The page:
1. ITV Report

Longleat koalas at centre of genetic breakthrough to save species

Five koalas from Australia arrived in Longleat in 2018 as part of a conservation mission. Credit: Longleat Safari Park

A group of koalas at Longleat Safari Park in Wiltshire have helped discover a potential scientific breakthrough in research to save the species in the wild.

Scientists working with the animals have made a genetic breakthrough which could help secure the long-term survival of the marsupial.

Koala Creek in Longleat opened in March. Credit: Longleat Safari Park

A kidney disease known as oxalate nephrosis is common among koalas and one of Longleat's own animals, Wilpena, died of the condition.

From the new research, scientists believe they have worked out the exact genetic mutation that causes that kidney disease.

Wilpena died in January 2019 after contracting a serious kidney disease. Credit: James Dennis

The koala is considered "threatened" by the International Union for Conservation of Nature - a result of disease and habitat loss.

As things stand, the species is likely to become endangered unless urgent action is taken to reverse the decline in numbers.

It's estimated that Australia's 100,000 remaining koalas are suffering from a series of illnesses caused by a limited genetic diversity.

Researchers from the University of Nottingham’s School of Veterinary Medicine and Science worked with Longleat koalas and their keepers to identify a genetic mutation that could help protect the animal against disease.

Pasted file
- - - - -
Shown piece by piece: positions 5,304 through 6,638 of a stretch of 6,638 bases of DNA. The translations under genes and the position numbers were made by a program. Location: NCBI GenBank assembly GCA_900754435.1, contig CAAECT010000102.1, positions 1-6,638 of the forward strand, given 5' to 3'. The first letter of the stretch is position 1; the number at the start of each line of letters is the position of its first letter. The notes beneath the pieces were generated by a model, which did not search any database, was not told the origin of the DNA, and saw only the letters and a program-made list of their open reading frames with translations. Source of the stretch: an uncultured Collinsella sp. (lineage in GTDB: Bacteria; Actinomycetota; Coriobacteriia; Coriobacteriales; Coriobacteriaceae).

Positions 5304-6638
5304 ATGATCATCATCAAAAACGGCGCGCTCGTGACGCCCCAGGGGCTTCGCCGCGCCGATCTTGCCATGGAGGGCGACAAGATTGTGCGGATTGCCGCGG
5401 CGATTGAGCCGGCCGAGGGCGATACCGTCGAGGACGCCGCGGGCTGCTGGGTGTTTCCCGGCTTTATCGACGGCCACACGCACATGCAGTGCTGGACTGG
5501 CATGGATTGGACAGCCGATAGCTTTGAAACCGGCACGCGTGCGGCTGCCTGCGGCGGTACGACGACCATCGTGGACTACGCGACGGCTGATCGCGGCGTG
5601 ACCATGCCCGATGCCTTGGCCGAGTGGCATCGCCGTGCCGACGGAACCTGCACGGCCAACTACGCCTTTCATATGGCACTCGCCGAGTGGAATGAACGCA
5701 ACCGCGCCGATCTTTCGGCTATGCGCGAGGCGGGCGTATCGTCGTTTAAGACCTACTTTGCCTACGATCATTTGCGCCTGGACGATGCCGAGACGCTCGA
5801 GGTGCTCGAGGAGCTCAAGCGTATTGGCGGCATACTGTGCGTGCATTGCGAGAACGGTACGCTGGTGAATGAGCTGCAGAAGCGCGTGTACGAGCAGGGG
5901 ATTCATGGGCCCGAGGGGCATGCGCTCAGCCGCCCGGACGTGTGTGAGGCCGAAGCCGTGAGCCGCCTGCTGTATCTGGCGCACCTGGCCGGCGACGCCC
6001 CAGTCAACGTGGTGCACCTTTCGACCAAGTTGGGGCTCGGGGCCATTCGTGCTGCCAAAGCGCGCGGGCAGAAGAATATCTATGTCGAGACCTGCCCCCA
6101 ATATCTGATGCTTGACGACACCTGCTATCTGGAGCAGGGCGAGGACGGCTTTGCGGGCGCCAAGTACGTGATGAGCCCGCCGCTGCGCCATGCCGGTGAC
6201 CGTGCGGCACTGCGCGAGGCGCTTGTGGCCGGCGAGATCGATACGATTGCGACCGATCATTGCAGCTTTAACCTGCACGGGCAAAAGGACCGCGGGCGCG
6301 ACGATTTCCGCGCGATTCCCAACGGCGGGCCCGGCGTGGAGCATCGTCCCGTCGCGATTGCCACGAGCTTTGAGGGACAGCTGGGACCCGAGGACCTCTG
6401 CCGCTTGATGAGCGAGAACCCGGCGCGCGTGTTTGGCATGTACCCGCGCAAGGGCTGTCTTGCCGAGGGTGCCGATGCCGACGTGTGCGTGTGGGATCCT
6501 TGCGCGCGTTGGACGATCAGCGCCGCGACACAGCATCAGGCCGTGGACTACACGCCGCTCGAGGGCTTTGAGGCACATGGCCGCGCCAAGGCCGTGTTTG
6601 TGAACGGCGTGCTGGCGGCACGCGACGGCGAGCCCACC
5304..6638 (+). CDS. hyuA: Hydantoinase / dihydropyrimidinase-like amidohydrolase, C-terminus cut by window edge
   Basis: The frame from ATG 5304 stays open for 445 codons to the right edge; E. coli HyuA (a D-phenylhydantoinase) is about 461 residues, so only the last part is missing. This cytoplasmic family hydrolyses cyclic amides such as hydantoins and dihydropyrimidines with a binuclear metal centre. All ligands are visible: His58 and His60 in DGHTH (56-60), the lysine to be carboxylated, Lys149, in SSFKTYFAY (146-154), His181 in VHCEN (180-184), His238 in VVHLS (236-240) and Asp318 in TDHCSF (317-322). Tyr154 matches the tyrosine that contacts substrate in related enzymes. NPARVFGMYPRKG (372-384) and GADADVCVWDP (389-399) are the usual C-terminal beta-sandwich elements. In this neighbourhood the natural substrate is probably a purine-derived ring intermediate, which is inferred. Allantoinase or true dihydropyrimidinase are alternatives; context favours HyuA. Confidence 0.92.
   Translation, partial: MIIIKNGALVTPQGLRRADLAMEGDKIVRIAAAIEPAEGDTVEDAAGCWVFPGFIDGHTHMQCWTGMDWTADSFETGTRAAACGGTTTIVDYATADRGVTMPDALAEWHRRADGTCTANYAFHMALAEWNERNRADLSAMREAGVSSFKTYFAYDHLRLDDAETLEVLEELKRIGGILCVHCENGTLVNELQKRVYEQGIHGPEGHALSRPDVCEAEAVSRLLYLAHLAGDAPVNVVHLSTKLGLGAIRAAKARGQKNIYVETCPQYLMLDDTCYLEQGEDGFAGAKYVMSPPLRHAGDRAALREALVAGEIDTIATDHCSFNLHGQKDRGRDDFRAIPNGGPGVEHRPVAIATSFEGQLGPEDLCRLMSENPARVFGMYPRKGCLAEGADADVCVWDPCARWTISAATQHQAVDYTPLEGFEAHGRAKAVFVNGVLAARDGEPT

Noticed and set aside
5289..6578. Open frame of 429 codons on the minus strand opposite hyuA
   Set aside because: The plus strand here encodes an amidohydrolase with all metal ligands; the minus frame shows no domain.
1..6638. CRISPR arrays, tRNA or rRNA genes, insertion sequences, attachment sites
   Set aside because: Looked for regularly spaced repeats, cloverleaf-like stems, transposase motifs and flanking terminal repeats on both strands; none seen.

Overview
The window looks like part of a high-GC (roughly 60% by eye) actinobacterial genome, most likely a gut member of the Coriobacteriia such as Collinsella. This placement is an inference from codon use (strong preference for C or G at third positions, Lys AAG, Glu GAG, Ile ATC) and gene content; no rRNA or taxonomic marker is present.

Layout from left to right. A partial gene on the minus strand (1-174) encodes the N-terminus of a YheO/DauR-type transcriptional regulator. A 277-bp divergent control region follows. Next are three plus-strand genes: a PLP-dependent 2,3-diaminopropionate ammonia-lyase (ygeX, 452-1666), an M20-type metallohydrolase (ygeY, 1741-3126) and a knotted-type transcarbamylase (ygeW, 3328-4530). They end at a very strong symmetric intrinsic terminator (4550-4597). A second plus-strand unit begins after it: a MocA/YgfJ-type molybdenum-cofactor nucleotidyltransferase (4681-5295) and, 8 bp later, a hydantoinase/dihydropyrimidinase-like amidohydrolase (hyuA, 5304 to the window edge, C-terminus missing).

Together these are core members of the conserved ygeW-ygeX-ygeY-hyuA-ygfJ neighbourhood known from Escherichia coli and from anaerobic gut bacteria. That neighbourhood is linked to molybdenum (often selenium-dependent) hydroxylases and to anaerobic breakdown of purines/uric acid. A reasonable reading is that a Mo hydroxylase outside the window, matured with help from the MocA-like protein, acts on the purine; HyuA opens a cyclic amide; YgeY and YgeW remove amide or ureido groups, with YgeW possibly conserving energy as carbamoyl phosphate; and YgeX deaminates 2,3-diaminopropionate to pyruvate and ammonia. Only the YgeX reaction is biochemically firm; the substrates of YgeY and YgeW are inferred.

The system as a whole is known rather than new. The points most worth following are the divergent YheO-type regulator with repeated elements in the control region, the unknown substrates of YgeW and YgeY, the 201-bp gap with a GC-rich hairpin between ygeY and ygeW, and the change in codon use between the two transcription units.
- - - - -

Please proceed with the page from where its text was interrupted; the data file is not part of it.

Koalas are most at risk of kidney disease, cancers, and a form of HIV.

Dr Rachael Tarlinton said the Longleat koalas had made their research faster and easier to conduct. Credit: Longleat Safari Park

Lead researcher on the study, Dr Rachael Tarlinton, is Associate Professor of Veterinary Virology.

In the case of koalas, it’s hard to get information on disease, health and reproduction when you have to catch animals that are up 50 metre tall trees as they are in the wild.

Much of our work can’t be done without animals held in zoological collections and, while Wilpena’s death was extremely sad, it does look as though the genetic information she has provided us with could provide vital clues to help save the population in the wild.

– Dr Rachael Tarlinton, Associate Professor of Veterinary Virology

The team have been able to design tests which "could have taken years" to develop without the data collected from Wilpena.

Longlet Head Keeper Graeme Dick said the breakthrough could be "a real game-changer".

Wilpena’s death was a huge blow to the entire team here at Longleat and, whilst we always knew this disease was prevalent within the wider koala population, it was still extremely difficult for us to come to terms with.

Dr Tarlinton’s work is incredibly exciting and, if it can help to protect and safeguard populations in the wild, it will be a real game-changer and also mean Wilpena’s legacy will live on.

– Graeme Dick

Researchers say the koala population's genetic problems can be traced back to mass culls in the 19th and 20th centuries.

An estimated eight million of the animals were killed.